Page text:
Need: Science is conducted in teams to advance scientific innovation and if we give students the strategies to work effectively in teams then they will be prepared for success in a modern scientific workforce. But the undergraduate education experience does not emphasize developing skills necessary for effective teams. Therefore, we are providing strategies for teams in Course-based Undergraduate Research Experiences (CUREs) that foster the knowledge, skills, and attitudes necessary for successful teamwork in science. Guiding Question: How does team science training impact team functioning for mentors and participants across the range of undergraduate research experiences? To answer this question team science training has been implemented in CUREs at a regional, R2 university across four disciplines: biology, chemistry, geology, and engineering. Outcomes: We are using a multi-model approach that includes a team science survey, team observations, communication plans, research plans, student presentations, and research products. The survey design, validation and student response data will be presented as well as for communication plan and research plans scoring rubrics. Preliminary analyses indicate that the communication and research plans increase the effectiveness of the science research teams. Survey results found significant gains in student team science competency following participation in the CUREs led by GTAs and faculty trained in team science. Broader Impact: Team Science workshops are provided to graduate teaching assistants (TAs) throughout each semester. These workshops introduce team science and related research, tools used to promote team competencies, and strategies for conflict resolution within teams. Since 2020, we have trained 25 faculty and 25 graduate teaching assistants in team science strategies for implementation into over 40 course-based undergraduate research experiences (CUREs), impacting close to 400 undergraduate students. Team science is needed to facilitate work across academic and societal boundaries, including community outreach, citizen science, and collaborative work with diverse partners to address real-world environmental and societal issues.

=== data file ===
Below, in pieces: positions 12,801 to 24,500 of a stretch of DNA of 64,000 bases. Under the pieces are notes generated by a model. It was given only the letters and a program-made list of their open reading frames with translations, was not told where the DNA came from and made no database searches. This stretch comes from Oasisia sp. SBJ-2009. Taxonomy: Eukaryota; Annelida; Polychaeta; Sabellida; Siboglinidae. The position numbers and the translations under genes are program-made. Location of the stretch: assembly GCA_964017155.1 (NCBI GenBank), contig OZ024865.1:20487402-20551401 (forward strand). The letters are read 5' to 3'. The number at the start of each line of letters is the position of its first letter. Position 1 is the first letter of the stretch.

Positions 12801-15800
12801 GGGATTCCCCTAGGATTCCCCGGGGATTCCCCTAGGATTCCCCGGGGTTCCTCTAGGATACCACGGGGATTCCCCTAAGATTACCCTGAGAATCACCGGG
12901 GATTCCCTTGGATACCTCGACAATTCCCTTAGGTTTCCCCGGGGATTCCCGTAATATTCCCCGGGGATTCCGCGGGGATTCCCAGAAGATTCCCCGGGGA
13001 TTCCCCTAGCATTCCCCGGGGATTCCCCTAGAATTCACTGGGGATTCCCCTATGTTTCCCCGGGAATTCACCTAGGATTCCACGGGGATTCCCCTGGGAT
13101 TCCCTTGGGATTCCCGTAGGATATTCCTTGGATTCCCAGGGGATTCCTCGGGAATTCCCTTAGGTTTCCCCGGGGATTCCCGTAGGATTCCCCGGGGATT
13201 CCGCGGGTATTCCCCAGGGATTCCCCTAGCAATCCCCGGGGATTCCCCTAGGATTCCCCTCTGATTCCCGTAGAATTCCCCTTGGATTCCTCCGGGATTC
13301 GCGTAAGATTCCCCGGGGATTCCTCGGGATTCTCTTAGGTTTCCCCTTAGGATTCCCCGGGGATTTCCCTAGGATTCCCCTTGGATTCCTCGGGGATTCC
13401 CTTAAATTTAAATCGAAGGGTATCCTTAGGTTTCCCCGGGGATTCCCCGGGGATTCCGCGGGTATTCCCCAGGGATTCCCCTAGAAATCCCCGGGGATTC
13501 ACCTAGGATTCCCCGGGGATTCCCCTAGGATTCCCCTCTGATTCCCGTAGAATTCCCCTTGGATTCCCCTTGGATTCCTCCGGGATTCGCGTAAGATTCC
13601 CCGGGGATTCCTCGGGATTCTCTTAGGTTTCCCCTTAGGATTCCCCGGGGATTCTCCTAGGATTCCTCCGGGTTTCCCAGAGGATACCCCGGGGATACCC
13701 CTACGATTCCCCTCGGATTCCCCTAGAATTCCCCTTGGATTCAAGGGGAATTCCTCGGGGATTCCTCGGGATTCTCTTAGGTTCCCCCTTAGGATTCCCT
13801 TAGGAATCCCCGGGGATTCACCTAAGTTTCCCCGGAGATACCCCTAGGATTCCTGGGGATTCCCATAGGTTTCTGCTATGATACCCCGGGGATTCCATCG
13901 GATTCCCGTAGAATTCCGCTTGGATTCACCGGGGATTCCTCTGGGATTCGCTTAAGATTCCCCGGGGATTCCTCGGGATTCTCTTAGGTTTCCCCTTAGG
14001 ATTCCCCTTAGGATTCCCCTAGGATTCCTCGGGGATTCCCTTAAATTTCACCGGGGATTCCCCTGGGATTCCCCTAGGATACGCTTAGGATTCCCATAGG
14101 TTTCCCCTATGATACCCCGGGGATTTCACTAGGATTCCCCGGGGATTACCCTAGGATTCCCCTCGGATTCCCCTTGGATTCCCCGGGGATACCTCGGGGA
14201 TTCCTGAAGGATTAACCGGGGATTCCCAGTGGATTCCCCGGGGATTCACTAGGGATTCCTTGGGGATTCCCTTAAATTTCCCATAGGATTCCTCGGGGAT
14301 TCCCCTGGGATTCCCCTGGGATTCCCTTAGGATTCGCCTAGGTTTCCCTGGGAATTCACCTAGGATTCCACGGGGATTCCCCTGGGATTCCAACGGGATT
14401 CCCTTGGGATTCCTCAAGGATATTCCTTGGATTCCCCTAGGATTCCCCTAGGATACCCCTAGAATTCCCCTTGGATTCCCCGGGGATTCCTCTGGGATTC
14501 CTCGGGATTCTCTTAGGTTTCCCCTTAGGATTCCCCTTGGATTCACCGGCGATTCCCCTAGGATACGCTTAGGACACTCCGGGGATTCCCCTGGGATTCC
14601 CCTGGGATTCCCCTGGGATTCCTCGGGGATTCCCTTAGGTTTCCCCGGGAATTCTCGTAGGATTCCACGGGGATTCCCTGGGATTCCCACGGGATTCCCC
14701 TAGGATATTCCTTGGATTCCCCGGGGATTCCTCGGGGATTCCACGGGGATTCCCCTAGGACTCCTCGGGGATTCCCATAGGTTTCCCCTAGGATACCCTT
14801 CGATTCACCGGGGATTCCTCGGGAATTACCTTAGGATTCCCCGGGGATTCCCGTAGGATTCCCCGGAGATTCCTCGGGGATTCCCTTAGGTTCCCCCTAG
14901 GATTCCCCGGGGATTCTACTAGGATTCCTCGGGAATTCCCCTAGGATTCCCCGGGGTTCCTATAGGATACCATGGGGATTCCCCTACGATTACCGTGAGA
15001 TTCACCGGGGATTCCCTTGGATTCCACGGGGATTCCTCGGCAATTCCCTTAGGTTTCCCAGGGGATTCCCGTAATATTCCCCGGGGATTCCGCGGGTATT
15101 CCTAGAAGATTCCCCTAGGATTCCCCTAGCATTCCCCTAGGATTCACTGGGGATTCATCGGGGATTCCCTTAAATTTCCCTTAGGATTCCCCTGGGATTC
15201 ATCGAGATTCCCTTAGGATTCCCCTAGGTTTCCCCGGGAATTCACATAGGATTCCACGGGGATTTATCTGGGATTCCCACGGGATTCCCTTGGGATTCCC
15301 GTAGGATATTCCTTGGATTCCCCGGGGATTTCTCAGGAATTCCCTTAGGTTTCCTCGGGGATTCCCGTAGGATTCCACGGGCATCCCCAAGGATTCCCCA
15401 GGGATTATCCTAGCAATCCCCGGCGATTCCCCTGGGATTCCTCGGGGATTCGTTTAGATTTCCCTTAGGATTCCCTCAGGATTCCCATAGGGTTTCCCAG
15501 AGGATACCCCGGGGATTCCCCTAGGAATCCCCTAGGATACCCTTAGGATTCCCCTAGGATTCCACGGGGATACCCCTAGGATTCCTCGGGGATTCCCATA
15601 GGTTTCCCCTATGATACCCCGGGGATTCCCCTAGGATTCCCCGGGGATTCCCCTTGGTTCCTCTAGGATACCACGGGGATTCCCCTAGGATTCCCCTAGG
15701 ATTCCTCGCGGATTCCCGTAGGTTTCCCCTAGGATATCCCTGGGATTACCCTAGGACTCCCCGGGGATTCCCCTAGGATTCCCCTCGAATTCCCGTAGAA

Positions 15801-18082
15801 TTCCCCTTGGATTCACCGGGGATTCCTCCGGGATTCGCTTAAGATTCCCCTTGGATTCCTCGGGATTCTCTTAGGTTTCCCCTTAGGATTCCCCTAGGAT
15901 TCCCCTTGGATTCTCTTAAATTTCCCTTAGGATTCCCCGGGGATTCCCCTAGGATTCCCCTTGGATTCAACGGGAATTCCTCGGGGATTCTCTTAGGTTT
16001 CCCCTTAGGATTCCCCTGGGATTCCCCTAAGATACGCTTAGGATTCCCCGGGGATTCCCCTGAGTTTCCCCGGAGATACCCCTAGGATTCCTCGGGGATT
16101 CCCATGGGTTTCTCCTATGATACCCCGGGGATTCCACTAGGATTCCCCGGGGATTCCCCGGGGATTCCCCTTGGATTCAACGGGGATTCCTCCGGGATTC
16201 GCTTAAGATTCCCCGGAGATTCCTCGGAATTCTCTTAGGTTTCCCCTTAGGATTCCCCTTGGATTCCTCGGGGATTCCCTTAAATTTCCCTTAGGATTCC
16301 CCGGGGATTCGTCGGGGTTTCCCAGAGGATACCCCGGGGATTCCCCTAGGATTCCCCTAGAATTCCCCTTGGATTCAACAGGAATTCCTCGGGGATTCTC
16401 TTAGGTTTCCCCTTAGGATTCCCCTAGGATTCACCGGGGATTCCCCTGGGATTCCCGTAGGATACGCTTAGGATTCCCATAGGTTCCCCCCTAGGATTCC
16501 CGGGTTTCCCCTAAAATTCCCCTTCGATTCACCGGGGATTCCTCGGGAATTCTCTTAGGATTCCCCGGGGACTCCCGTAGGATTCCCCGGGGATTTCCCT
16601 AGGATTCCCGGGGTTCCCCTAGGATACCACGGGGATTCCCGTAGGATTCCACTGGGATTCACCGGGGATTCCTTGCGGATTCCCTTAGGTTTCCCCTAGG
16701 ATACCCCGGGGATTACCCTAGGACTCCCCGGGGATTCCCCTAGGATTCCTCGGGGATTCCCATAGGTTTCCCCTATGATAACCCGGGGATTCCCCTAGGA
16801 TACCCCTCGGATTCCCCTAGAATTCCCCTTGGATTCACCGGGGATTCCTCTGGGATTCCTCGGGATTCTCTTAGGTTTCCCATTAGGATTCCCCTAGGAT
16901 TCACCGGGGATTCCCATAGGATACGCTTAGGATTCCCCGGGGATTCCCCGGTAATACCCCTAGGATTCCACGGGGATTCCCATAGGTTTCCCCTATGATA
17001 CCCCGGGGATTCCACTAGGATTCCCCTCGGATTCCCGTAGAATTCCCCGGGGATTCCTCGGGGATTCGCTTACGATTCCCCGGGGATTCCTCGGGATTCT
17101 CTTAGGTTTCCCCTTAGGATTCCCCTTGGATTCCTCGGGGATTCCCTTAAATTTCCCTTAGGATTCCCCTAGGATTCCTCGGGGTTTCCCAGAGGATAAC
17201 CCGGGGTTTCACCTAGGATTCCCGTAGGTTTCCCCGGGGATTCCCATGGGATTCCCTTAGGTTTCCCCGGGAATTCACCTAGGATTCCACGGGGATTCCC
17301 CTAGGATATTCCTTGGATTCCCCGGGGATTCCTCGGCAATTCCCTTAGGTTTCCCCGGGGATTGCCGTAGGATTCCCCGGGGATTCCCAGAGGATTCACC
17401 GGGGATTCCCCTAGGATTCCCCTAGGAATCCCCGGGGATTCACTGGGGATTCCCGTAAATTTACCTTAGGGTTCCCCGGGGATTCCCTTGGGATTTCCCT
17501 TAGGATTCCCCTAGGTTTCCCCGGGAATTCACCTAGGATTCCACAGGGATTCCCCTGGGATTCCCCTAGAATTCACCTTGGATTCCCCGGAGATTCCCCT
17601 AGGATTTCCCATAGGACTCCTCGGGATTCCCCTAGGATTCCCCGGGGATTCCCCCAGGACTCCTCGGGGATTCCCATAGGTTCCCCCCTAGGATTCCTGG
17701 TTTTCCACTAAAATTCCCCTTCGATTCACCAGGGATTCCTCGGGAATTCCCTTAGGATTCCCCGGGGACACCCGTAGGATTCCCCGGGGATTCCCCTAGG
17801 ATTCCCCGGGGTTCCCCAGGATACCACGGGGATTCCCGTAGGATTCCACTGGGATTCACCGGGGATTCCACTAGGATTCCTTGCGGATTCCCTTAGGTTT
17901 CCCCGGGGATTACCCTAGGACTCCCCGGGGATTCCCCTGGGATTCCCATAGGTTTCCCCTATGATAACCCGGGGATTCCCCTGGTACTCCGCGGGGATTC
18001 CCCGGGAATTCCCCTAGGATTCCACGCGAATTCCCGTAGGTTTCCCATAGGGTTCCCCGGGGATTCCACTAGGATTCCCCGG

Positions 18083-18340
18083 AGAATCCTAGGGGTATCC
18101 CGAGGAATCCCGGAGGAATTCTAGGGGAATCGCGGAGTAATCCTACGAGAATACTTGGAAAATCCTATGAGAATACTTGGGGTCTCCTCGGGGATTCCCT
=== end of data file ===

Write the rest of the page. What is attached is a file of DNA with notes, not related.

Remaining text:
Joi P. Walker, East Carolina University, Greenville, NC